A diagnosis of cancer is a powerful transforming experience for the patient, his/her family, relatives and friends. It may be a time when a patient embarks on a change of lifestyle which may incorporate a more healthy diet, cleansing juices, yoga, meditation, reiki and other forms of bodywork. It may also be a time when the patient falls into a state of anxiety, deep sadness, depression and despair. Massage is often considered a luxury but for people with a serious illness like cancer, it can be a powerful instrument to help cope with medical treatments such as chemotherapy, radiotherapy and surgery as well as with struggles related to personal relationships and personal issues, which more than likely involves both physical and emotional plights.
OM is a light, relaxing massage which can safely be performed on people at all stages of cancer. It is an adaptation of massage designed to suit the individual with cancer or a history of cancer. It consists of smooth flowing strokes and gentle circular motions with the level of touch being extremely light and sensitive to the patient’s tolerance level. Carers can also benefit from this type of massage, particularly during times of hardship and deep concern for a loved one. Even people who don’t have cancer but who are emotionally and physically fragile can benefit from this type of nurturing massage.
OM works safely with tumour sites as well as devices positioned in various parts of the body such as PICC lines, ports, central IV catheters or colostomy bags. Tumour or treatment sites are not massaged in order to avoid discomfort on the affected area and underlying organs and special care is taken to not interfere with surgical sites, ports and intravenous lines during an oncology massage. Gentle touches on these sites may commence once healing has taken place and the patient does not feel any tenderness or discomfort.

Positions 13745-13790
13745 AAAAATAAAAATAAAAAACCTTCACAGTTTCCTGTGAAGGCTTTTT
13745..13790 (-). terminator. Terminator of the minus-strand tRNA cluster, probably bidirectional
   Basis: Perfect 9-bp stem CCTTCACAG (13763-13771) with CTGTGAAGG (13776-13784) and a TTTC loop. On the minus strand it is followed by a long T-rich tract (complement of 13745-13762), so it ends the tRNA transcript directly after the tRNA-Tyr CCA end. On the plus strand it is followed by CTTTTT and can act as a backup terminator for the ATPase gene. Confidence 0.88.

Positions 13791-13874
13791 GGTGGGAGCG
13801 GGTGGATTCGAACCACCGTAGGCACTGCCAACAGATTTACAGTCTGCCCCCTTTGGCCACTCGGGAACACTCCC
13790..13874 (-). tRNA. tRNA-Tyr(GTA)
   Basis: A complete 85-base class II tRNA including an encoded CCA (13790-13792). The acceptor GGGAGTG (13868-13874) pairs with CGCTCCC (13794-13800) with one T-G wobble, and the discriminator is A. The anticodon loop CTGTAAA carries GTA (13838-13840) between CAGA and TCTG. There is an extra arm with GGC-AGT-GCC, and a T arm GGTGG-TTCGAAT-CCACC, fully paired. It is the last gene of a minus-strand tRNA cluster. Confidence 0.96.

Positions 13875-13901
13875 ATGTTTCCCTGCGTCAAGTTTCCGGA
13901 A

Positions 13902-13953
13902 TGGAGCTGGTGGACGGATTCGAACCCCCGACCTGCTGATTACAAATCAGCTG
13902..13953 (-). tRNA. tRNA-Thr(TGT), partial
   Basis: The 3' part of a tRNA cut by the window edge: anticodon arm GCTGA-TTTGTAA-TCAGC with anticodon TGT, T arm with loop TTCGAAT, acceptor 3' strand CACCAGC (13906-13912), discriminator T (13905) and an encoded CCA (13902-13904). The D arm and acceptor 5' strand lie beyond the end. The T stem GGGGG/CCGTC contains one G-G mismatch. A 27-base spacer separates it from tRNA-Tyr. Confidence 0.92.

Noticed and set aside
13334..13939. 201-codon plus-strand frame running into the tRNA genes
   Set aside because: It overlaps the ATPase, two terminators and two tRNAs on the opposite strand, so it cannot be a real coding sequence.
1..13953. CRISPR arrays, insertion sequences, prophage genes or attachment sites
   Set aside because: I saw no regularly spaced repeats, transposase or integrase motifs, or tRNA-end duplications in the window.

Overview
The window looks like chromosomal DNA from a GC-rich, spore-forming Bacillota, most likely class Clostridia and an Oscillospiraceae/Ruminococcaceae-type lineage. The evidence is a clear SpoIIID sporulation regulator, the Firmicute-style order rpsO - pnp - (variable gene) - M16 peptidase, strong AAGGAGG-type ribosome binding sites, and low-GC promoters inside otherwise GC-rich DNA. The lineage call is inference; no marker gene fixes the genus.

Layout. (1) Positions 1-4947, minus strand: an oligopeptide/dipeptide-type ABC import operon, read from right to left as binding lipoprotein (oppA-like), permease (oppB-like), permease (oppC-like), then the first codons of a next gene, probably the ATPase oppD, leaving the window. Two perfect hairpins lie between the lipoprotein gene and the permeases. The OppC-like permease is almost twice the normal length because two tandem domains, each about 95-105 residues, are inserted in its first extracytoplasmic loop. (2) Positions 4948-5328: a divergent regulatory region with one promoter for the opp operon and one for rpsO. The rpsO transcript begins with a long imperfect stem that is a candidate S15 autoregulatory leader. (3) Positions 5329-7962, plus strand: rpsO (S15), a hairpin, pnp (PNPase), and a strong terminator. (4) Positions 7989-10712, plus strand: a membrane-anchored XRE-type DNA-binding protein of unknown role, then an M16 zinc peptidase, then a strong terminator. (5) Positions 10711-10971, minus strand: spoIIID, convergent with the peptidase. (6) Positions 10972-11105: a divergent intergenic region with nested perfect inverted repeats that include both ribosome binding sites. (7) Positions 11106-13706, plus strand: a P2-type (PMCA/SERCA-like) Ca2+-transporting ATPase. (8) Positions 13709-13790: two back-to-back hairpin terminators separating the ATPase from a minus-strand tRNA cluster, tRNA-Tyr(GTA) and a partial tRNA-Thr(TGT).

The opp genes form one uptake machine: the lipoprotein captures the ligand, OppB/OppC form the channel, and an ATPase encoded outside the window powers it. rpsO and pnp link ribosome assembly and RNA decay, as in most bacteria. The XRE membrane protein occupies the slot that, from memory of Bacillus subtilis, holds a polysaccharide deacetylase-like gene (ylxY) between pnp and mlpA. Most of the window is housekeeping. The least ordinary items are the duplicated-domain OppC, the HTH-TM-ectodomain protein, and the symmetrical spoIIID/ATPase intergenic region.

OM can be extremely beneficial in smoothening out post-surgery scars on the skin. Some cancer patients may be concerned about having a massage. It may have been thought once that massage has the ability to spread cancer cells throughout the body via the lymphatic system, the latter composed of a network of vessels, organs and nodes through which lymphatic fluid flows. But the myth that massage can actually spread cancer has finally been dispelled. (Ref: Medicine Hands by Gayle MacDonald, Ch. 2 Understanding Metastasis).
The lymphatic system is part of the body’s immune system and lymphatic circulation occurs naturally upon any movement of the body. Muscles contract and compress lymph vessels to force the movement of lymph. Cancer may spread (metastasise) into the lymphatic system via the lymph nodes, or it may start in the lymphatic system itself. However, the circulation of lymph, from the pressure of massage or any other movement such as walking, bending or drying the body with a towel after a shower, does not cause cancer to spread. Researchers have shown that cancer develops and spreads because of changes to a cell’s DNA (genetic mutations) and other processes in the body. Furthermore, hospitals dealing with cancer treatments are now recognising the benefits of massage and reflexology. The Peter MacCallum Cancer Centre has been at the forefront of a reflexology program for a decade and I have been involved with this service as a volunteer, amongst others, for almost nine years. The Hospital staff and patients alike in the Chemotherapy Day Unit and other wards, including Palliative Care, welcome these nurturing sessions. Moreover, it is now also acknowledged that patients feel relaxed after a session and can more readily face their medical treatments. The Olivia Newton-John Cancer, located at the Austin Hospital, has established a Wellness Centre that focusses on a holistic approach incorporating massage and relaxation techniques. And then there’s the Ian Gawler’s Living Centre where people on retreat are encouraged to experience massage and reflexology.